About 2 million years ago, humans began to jog - perhaps to hunt animals or scavenge carcasses on the vast savannahs of Africa. And the ability to run long distances shaped our anatomy, allowing us to evolve from apelike ancestors and making us look the way we do today, concludes a study in this week's issue of Nature.
"We are very confident that strong selection for running - which came at the expense of the historical ability to live in trees - was instrumental in the origin of the modern human body form," says University of Utah biologist Dennis Bramble, who wrote the study with Harvard anthropologist Daniel Lieberman. "We think running is one of the most transforming events in human history."
That conclusion runs contrary to the conventional theory that running simply was a byproduct of the human ability to walk. Humans are poor sprinters compared with other running animals, which is partly why many scientists have dismissed running as a factor in human evolution. But "high speed is not always important," Dr. Bramble says. "What is important is combining reasonable speed with exceptional endurance."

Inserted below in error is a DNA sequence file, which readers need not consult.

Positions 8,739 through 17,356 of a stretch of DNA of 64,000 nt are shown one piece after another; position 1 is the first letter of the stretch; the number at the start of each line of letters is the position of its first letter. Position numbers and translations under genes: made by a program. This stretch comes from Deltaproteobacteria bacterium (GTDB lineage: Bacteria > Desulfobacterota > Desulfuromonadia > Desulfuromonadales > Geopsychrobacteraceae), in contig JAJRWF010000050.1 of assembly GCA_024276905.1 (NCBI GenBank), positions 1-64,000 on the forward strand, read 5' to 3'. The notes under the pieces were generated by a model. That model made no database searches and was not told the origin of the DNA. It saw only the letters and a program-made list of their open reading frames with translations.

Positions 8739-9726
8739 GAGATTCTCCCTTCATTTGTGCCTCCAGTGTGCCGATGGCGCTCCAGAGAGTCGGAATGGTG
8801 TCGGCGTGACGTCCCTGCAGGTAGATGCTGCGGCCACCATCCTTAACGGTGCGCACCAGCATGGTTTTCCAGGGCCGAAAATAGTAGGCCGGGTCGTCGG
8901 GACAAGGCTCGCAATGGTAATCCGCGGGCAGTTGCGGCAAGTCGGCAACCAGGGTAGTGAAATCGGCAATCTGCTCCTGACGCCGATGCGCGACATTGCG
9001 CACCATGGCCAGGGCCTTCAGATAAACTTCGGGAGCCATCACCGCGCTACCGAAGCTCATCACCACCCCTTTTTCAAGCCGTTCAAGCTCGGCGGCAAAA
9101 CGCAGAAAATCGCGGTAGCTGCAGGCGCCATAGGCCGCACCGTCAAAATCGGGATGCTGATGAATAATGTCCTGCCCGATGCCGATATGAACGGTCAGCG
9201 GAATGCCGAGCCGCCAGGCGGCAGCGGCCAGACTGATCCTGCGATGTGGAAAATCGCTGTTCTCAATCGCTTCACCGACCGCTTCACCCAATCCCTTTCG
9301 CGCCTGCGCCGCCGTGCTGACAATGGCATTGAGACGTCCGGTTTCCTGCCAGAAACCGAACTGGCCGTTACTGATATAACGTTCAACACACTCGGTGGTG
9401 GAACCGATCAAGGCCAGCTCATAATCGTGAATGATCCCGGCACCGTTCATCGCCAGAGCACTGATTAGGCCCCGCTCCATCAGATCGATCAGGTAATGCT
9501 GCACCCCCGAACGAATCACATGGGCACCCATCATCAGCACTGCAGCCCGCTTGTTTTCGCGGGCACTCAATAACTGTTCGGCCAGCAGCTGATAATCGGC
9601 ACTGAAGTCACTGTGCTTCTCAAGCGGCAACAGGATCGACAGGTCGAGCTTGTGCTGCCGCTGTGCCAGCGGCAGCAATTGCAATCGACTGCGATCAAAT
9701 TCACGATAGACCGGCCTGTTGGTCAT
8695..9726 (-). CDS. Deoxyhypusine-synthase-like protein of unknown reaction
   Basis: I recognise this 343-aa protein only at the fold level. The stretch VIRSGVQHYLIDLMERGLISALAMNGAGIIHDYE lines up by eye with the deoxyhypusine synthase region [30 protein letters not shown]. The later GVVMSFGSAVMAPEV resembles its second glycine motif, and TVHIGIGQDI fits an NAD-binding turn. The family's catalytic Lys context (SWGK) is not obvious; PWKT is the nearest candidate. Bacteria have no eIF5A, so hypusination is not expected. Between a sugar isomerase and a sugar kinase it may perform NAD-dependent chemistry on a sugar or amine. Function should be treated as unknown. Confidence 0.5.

Scientists have produced the first simulated earthquakes designed to test how well common building materials and critical infrastructure can withstand a temblor. Researchers at four labs hope their findings will help engineers devise stronger power lines, telecommunications cables, and fuel and water pipes.
The Cornell University lab allows scientists to use hydraulic presses to produce shearing forces. Similar demonstrations took place at the University of Illinois at Urbana-Champaign, Oregon State University, and the University of California at San Diego.